Today I will spotlight one of my favourite poets, Matsuo Basho and I will give you some of my favourite haikus he has created. You may wonder: Why a sudden single author presentation? Well, as I was rereading some of my articles, I had the sudden realisation that something was missing from my book reviews.
I did not necessarily know what was the puzzle piece until an epiphany came down upon me and I said: I have to focus more on a particular author and their literature. I feel that talking about more authors at once, as time-efficient may be, diminishes a little bit the attention I am putting on a particular piece of work or a person and that bothers me.
That being said, I created this series called `In The Spotlight` where I will focus on one author in particular and one book in particular and I will note here my impressions, thoughts and analysis, as I try to bring to public attention books and writers I adored throughout my personal journey into the magical realm of literary works. I will still continue with my previous format as well however, I want for this format to be as a spotlight-type of presentation.
THE LIFE OF BASHO:
Thus, we come across the first book in this series, `Lips too Chilled`, a collection of haikus by the great renku and haiku master. Before I will give you my favourite haikus from this little book (as it has a maximum of 56 pages), we shall have an insight into the life of the greatest haiku poet of Edo Japan. Born in 1644 in Ueno, Japan Basho gained his name as the greatest haiku master of all time – or as Encyclopedia Britannica calls him `the supreme Japanese haiku poet` – through perfecting the craft of haiku making and establishing a more palatable artistic medium in which poets could satisfy their endeavours freely.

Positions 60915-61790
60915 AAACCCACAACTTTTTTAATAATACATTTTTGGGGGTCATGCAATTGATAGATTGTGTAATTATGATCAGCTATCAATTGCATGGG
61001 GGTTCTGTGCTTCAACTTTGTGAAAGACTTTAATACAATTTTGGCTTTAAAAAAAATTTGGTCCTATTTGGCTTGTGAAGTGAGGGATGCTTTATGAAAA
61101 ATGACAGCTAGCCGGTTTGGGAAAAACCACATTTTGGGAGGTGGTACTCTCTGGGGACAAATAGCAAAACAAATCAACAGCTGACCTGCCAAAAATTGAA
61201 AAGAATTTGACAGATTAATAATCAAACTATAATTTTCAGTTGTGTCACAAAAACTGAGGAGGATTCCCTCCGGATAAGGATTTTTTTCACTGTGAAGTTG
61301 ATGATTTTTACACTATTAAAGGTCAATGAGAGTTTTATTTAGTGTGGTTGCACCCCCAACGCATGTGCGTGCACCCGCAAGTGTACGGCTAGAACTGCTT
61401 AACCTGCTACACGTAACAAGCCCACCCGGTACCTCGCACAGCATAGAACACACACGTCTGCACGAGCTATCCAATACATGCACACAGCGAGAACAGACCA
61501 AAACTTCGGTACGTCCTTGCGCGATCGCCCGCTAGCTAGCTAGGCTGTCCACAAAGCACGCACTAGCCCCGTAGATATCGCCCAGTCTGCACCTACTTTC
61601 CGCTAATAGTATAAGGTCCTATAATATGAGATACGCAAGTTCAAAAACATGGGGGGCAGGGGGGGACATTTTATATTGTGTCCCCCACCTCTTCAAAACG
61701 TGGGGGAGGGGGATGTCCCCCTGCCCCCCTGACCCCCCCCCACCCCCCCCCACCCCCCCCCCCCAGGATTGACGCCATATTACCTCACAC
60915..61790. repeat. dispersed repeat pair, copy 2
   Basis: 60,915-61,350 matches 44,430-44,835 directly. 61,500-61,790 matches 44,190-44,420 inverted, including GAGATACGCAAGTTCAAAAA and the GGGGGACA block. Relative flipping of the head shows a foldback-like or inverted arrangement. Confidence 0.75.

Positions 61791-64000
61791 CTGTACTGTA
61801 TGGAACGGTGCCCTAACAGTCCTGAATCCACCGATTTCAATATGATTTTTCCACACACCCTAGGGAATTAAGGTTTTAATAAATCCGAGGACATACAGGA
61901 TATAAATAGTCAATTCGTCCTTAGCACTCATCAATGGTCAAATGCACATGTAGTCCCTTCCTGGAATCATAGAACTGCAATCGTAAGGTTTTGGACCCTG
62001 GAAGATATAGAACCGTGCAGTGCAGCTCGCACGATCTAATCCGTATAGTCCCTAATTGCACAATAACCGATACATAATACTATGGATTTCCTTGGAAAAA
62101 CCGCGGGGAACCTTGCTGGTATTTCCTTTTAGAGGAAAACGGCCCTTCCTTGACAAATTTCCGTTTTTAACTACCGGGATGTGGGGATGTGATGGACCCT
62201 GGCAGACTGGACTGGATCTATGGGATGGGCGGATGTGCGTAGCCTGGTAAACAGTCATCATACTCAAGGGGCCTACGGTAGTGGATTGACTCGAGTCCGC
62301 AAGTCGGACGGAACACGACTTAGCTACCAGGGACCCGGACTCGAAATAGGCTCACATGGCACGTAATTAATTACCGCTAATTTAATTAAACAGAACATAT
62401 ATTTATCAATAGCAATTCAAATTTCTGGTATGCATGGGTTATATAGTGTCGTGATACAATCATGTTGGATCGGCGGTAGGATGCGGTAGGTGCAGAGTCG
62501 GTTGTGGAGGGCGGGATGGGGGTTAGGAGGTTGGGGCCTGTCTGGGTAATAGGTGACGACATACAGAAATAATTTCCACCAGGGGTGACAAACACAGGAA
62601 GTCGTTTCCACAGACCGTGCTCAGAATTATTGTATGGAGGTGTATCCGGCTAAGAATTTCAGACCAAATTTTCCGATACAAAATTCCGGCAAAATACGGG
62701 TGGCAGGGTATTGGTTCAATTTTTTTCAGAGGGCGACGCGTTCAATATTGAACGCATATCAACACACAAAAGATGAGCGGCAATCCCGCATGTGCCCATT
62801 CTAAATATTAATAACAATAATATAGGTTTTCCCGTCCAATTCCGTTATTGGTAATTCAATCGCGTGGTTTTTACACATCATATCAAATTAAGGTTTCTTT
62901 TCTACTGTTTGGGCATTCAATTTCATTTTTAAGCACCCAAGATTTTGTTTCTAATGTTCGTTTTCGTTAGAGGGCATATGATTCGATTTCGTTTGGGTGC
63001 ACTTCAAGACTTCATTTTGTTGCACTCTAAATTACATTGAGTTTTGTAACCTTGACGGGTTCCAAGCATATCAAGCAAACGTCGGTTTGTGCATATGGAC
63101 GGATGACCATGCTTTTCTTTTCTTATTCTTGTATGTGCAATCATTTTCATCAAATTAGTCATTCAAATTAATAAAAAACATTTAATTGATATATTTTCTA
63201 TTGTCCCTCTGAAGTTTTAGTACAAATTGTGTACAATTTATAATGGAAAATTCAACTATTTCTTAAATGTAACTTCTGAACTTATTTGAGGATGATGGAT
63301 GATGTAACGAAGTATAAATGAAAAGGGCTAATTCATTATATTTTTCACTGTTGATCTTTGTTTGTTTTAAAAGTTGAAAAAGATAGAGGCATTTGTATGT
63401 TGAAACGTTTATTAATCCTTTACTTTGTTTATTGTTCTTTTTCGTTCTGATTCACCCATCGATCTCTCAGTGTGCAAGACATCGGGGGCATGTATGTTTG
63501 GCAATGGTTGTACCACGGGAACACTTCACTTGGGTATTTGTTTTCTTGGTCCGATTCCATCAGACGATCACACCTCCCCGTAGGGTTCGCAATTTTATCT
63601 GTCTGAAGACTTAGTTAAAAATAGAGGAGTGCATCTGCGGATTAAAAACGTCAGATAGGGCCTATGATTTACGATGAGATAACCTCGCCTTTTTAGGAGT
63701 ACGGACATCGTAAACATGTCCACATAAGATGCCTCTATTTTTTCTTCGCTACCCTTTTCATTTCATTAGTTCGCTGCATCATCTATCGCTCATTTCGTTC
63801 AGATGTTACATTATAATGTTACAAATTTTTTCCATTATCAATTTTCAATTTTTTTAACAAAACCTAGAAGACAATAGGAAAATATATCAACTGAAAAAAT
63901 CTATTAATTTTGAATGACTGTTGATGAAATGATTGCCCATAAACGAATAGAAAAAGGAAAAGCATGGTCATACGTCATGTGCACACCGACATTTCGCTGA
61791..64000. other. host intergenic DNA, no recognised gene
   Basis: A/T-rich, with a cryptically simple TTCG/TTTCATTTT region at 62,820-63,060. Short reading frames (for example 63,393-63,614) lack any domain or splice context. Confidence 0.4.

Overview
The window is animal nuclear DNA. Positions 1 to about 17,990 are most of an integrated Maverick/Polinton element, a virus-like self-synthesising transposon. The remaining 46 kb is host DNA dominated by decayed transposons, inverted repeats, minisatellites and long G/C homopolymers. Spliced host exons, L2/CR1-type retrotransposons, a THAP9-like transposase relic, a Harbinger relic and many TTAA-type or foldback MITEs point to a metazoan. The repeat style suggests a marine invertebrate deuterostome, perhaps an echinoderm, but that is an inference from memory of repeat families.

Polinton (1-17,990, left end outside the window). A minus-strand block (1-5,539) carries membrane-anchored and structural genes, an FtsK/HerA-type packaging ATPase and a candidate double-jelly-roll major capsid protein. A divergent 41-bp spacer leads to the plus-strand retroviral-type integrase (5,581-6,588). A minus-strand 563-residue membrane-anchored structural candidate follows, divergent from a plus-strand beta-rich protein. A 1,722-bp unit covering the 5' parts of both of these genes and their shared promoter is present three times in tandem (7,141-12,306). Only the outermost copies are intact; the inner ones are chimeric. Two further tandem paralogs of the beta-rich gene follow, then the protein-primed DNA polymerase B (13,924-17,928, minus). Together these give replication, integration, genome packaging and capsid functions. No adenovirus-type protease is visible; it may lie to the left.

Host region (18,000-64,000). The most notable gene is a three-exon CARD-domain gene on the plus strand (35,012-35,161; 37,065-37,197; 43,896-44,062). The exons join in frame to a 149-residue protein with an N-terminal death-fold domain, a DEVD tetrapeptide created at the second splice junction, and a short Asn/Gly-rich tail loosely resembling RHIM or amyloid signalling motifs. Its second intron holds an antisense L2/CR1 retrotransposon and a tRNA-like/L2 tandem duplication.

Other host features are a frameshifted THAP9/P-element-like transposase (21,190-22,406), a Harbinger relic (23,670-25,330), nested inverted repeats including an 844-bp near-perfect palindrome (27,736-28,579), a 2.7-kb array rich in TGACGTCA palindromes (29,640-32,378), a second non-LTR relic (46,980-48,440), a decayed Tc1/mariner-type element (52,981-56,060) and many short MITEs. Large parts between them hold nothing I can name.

Matsuo Basho’s life is nothing but remarkable, a literature-loving, ex-samurai who dedicated the rest of his life to studying literature and perfecting the craft he cared so deeply about while integrating his Buddhist and Zen world views into his well-crafted verses. Should we speak about his poetic mark, one can recognise a predilection for the pastoral descriptions through his verse. What makes Basho unique and ubiquitous is his ability to intertwine present and past into three short but powerful verses.
His poetry is dynamic, it flows like a spring, sometimes aggressive sometimes calm, but endlessly moving. He combines different visual elements, either floral or animal with static images of the past, which seem almost covered in dust or which are covered with a patina of ancient, forgotten times. This predilection for ambiguous combinations permits Basho to talk about a myriad of topics while using a handful of literary styles.
Whether talking about political, satirical or simply descriptive episodes of his time, he uses the language of flowers and an ample chromatic pallet to create impactful visuals which permit the reader to fully meander through the path Basho himself projected upon them.
Now I will give you some of my favourite haikus from the aforementioned book and I truly hope you will emerge yourselves into Basho’s world, for it is a journey worth making. All poems are taken from `Lips too Chilled` by Matsuo Basho, Penguin Books, translated by Lucien Stryk.
In my new robe
the pheasant’s call –
Under the cherry –
Reeling with sake
and cherry blossoms,
a sworded woman in haori.
how precious on
a mountain path.
And my personal favourite , which masterfully sums up Basho’s poetica:
Wake, butterfly –
it’s late, we’ve miles
to go together.